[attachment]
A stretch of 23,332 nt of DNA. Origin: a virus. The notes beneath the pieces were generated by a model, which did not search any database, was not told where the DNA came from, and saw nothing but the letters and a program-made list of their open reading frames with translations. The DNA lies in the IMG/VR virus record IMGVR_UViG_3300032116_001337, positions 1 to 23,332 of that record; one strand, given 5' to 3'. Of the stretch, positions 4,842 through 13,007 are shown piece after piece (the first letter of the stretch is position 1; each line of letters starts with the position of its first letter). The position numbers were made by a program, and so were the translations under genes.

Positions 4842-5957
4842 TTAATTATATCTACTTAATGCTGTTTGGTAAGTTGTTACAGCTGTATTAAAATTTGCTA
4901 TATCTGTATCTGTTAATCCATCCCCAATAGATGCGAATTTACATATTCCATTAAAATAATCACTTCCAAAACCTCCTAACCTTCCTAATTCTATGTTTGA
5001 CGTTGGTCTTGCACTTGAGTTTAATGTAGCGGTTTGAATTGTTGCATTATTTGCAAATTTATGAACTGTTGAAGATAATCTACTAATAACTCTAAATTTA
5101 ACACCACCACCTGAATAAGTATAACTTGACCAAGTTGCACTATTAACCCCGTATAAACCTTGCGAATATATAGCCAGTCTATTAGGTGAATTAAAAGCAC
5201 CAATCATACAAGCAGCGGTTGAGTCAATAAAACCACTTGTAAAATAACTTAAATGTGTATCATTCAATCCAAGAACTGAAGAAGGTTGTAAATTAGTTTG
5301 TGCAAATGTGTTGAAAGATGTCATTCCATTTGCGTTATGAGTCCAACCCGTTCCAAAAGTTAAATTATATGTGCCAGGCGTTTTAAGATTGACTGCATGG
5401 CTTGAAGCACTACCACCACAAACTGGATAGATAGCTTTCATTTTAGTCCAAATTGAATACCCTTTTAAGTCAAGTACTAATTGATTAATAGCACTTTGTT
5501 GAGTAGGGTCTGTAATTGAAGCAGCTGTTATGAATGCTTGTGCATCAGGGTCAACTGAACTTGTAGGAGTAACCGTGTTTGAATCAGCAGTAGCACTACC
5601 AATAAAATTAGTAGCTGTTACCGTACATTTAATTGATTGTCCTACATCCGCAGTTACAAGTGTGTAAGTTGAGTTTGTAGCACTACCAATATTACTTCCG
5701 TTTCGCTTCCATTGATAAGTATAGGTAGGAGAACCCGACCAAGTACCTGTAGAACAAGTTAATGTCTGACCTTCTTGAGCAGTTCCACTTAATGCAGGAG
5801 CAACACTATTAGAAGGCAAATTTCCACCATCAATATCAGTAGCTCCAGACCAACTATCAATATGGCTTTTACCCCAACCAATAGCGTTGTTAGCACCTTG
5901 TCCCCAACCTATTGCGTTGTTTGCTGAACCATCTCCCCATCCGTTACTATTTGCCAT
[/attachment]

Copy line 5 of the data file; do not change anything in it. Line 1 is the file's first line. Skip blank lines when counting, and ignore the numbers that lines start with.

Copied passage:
5001 CGTTGGTCTTGCACTTGAGTTTAATGTAGCGGTTTGAATTGTTGCATTATTTGCAAATTTATGAACTGTTGAAGATAATCTACTAATAACTCTAAATTTA